SS #670 Modifications:
Differential

I ordered my SS with the Auburn differential SLP upfit option. In retrospect, this was a poor choice given the way I drive the car; the Auburn is better suited to drag than road racing. Even performing maintenance every 7K miles, mine lasted less than 50K miles and then started behaving like an open differential (except with more interesting noises, especially when cold).

Although I could have probably exchanged my worn out Auburn for less than $100 under their differential replacement exchange program (D-REX) I had already decided to go with a gear based limited slip made by Tractech or Torsen. Tractech had stopped producing their original Truetrac F-Body application and were at least six months away from releasing an updated model so I looked more closely at Torsen.

[Torsen Traction]

Differential

There are several different Torsen differentials that work with the GM 7.625" rear end found in the 4th generation F-Body. The first is the OEM Torsen T-2. That was the stock unit when my car was built. Next is the aftermarket T-2 (also known as the heavy-duty T2) which is similar in operation and performance to the OEM version but stronger. The last application is the T-2R Racemaster which was first offered in 2001.

Label T-2R

The T-2R has a higher bias than the T-2 (4 to 1 vs. 2 to 1) which supports operation with even lower torque inputs. This seemed like the way to go so I ordered one from Reider Racing (who are the sole distributor of Torsen products in the US). The part number is GM7/ZT28HB which decodes to GM 7.5, Zexel Torsen, 28 spline, 3-series carrier (3.23 and numerically higher ratio) and high bias.

exploaded view

[General Motors]

Gears

My SS is a M6 and came with 3.42 gears. I had been toying with the idea of trying something lower; 3.73 seemed like a good compromise between 3.42 and 4.10. There are tons of brands available including Motive Gear, Precision Gear, Richmond Gear, Superior Axle & Gear and U.S. Gear / Strange Performance Parts.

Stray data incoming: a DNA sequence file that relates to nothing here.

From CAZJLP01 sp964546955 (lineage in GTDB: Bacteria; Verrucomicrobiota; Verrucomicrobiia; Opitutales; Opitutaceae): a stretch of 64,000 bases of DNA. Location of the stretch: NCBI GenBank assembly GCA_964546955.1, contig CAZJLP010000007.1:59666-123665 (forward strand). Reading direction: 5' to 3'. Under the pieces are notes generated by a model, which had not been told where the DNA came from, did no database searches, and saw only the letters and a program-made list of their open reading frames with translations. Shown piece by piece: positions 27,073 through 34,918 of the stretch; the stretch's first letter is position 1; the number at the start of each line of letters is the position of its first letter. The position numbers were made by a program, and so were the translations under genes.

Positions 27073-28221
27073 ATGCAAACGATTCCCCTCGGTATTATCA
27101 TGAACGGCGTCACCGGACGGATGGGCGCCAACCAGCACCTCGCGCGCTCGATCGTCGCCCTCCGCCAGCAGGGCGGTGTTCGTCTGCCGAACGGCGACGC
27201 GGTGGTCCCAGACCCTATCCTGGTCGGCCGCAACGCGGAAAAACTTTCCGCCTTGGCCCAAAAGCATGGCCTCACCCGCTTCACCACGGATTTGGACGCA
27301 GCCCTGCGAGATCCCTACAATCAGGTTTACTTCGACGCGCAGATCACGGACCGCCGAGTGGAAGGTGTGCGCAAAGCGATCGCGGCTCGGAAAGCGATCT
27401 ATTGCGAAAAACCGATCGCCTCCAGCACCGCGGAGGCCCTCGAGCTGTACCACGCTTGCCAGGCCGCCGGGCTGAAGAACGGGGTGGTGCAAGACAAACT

Label Gear set

In the end I went with genuine GM Performance gears (GM 14091497). GM switched from forged steel to austempered ductile iron (ADI) in 1977. The main motivation was cheaper production costs but these gears are also quieter and lighter.

[Timken]

Bearings

The install kit I bought from Randy's Ring & Pinion came with Timken bearings. They were made in the USA; the Timkens I removed from the original pinion were made in Canada.

inner pinion bearin bearing set

I also picked up a spare (non-Timken) inner pinion cone from the local parts house. I used a Dremel tool to clearance it so it would fit loosely on the pinion. This made setting the pinion depth easier because it wasn't necessary to press the bearing on/off to change pinion shims.

[TA Perforamce]

Rear end girdle

I used TA Performance rear end girdle. It's stronger than the AAM cover that was part of my SLP Auburn upfit option and also provides supports for the main caps. It comes with allen head bolts, washers and a nice gasket that looks the same as the factory part (GM 26016661). The one advantage the AMM cover had is that it has a cooling channel built in; oil flung from the ring gear enters it and exits on the carrier bearings.

I wanted to install an Auto Meter replacement 250° F electric temperature sender (2258) in the cover (using a brass 3/8" to 1/8" reducer) for use with my oil temperature gauge but the sway bar is too close. Instead, I installed the sender in the oil fill hole (using a brass 1/2" to 1/8" reducer).

Installation notes

Summary

The combination of the Torsen Racemaster and 3.73 gears are pretty amazing. My SS hooks up great coming out of a turn or from a standstill and reminds me of how the Auburn felt when it was still working properly. However I probably shouldn't discount the contribution my recently upgraded torque arm and shocks make to the overall package.

This upgrade was a lot work and I spent a lot of money on parts but I learned a lot and I couldn't be happier with the end result.


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[SS #670 The Super Sport Owners Association] [SS #670 Miscellaneous] [SS #670 EMail Craig]
[SS #670 Mods: Sway bars] [SS #670 Mods: Shocks and struts] [SS #670 Mods: Springs] [SS #670 Mods: Panhard bar] [SS #670 Mods: Lower control arms] [SS #670 Mods: Subframe connectors] [SS #670 Mods: Adjustable torque arm]
[SS #670 Mods: Differential] [SS #670 Mods: ZR1 wheels] [SS #670 Mods: Shock tower brace] [SS #670 Mods: Brakes] [SS #670 Mods: Hurst billet plus shifter] [SS #670 Mods: Heel/Toe throttle extension plate] [SS #670 Mods: Driveshaft safety loop]
[SS #670 Mods: Radiator] [SS #670 Mods: Oil cooler]
[SS #670 Mods: Differential vent tube] [SS #670 Mods: Shiftlight] [SS #670 Mods: Airbox lid] [SS #670 Mods: Polyurethane bushings]
[SS #670 Mods: Auto Meter gauge pod] [SS #670 Mods: Disable CAGS] [SS #670 Mods: Disable daytime running lights]

[SS #670 Mods: EFILive] [SS #670 Mods: LS1_Edit]
[SS #670 Mods: Battery] [SS #670 Mods: Valentine One remote display] [SS #670 Mods: Headlights] [SS #670 Mods: iPod integration] [SS #670 Mods: LEDs] [SS #670 Mods: Cellular phone] [SS #670 Mods: Zaino Bros' show car polish]

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Craig Leres